Did you know the world map was often distorted tremendously to make certain countries larger than they appear on Earth? Would you say humans tend to correlate importance with size? Finally, is it difficult to believe our emotions often determine our beliefs despite having concrete evidence that supports beliefs other than our own?
Often times, Africa was depicted to be much smaller than it actually is on world maps, while countries like Greenland and Iceland were exaggerated. This was intentionally done to subconsciously cause people who viewed the world map to associate large sizes with the rank of importance. The larger the country is seen (or anything for that matter), the more importance it has acquired because people will believe there is more capital, more revenue, more people and more need. If many people have been taught that these are the true sizes of these countries, it would be nearly impossible to make people believe otherwise. Truly, how often do we challenge cartographers? This stems from our emotions. As humans, we cannot fathom having a belief for many years only to learn that this belief is definitely false and at this point, we often question if we truly care about something’s validity.
In her wonderfully written essay, “Theories of the Archive from Across the Disciplines,” Marlene Manoff shares the ideas of many brilliant people who discuss the importance and relevance of items in archives. Particularly, David Greetham, a professor and text specialist, admits that ““all conservational decisions are contingent, temporary, and culturally self-referential, even self-laudatory: we want to preserve the best of ourselves for those who follow. (20)” This statement will always stand true. Manoff addresses how historians and archivists are “devoted to redressing the limits of the official record… in an attempt to locate the voices of the silenced. (15)” Purposeful omissions of history in the archive are made to heighten one’s importance and diminish another’s. Again, if this is all we have learned, have seen and been taught, we are more likely to grasp onto the specific inflations. Though many voices have been silenced in the preservation of archives, this makes the events associated with the silenced no less important than the documented. It should make one question how substantial these voices are since they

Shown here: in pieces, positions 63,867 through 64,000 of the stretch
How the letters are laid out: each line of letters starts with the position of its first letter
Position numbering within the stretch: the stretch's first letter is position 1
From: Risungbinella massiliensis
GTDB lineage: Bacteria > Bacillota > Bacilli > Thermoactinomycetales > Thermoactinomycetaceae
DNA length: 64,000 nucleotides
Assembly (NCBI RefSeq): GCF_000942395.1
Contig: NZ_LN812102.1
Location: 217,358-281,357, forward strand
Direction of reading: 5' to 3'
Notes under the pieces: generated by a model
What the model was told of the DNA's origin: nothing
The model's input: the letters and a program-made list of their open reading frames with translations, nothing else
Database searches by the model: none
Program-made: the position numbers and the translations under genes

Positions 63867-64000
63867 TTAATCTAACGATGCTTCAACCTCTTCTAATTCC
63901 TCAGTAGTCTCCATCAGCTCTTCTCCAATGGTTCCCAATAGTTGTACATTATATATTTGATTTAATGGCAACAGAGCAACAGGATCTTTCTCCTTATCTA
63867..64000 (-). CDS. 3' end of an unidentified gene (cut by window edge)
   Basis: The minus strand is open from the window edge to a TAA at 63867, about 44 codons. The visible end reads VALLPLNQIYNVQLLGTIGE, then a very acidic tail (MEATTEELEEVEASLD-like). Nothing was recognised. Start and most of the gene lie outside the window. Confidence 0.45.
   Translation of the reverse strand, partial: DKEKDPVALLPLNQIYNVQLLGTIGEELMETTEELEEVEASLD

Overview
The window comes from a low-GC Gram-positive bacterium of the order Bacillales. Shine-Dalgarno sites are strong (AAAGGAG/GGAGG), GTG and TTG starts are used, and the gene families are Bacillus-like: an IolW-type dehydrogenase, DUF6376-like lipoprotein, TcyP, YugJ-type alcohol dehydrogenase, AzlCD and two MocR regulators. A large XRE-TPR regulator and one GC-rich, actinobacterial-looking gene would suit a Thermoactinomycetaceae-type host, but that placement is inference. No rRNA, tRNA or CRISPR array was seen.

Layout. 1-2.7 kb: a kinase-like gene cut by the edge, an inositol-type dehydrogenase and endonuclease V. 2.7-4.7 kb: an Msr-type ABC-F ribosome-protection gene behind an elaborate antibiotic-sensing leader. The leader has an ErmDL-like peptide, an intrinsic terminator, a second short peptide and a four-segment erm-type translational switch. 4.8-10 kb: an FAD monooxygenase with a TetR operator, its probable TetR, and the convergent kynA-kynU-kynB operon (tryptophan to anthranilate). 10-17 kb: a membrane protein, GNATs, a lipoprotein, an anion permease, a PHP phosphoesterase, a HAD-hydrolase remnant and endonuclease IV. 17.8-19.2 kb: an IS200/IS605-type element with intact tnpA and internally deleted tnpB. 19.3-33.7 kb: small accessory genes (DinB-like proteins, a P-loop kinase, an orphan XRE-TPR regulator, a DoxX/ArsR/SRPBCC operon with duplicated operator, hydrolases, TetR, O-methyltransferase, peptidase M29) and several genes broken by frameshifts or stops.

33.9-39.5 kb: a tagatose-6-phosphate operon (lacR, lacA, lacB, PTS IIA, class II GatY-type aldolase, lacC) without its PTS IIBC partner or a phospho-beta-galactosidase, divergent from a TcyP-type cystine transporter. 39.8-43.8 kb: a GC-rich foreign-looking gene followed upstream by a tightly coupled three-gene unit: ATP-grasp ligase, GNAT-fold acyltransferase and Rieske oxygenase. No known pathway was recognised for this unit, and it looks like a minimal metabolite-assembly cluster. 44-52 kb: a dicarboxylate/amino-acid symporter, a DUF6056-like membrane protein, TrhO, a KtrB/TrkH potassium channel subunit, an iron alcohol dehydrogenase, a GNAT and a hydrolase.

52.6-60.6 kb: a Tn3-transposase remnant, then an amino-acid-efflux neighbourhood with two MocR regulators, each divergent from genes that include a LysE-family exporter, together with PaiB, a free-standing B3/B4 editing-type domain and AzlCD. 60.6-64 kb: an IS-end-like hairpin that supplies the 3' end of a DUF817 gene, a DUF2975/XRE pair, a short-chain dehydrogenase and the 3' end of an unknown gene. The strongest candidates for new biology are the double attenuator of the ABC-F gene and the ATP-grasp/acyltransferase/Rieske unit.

were purposely silenced.
In Erika Larsen’s “Photograph Not Taken,” she specifically dedicates the moment to the father who mourns the loss of his daughter and mother while reminiscing. Though she did not capture this moment visually, it made this event no less significant in the father’s life or her own. Without capturing this moment visually, this did not erase the event of the father mourning or the memory that the father mourned for him or Larsen. To Larsen, the moment was best preserved in memory to savor the real feeling.
In my own “Picture Not Taken,” I discuss spilling hell-fire temperature coffee over myself and my car, that I had just bought four months prior. I took off the cap to help the coffee cool faster, however, in the two seconds it should have taken me to carefully place the cup back in my cup holder, I fell asleep for a split second – long enough to scorch my skin. I worked an overnight shift and the semester was coming to an end and more work than imaginable. I was exhausted. I do not believe a picture could have fully captured how tired I was in that moment. In fact, a picture would have done me an injustice. It is often impossible to capture the full emotion of an event without the events that lead to it. I cannot fathom how one could capture my full exhaustion in just one picture – I needed a photoshoot for that!! But in the same, it made this event no less significant in my life. I will forever have the memory of how difficult this time in my life was. Granted my experience was not on such a grandeur scale, however, the event is not erased in MY history simply because it wasn’t captured visually.
This all correlates with our beliefs. What are we willing to believe although something has been purposely exaggerated, omitted or un-captured? Do we truly believe that one would do these things to assert superiority? A digital media maker has the ability to continue these practices of exaggeration and omission or change how humans teach, learn and think by being inclusive and truthful. Considering how easily and readily available information is to us now, we must modify how and why we archive. We must archive objectively, for the truth from all areas.What we know about the truth is often distorted but we can continue to curtail the gap. The truth about the truth is… we must and we can change the capacity of what future generations know and cling on to be true.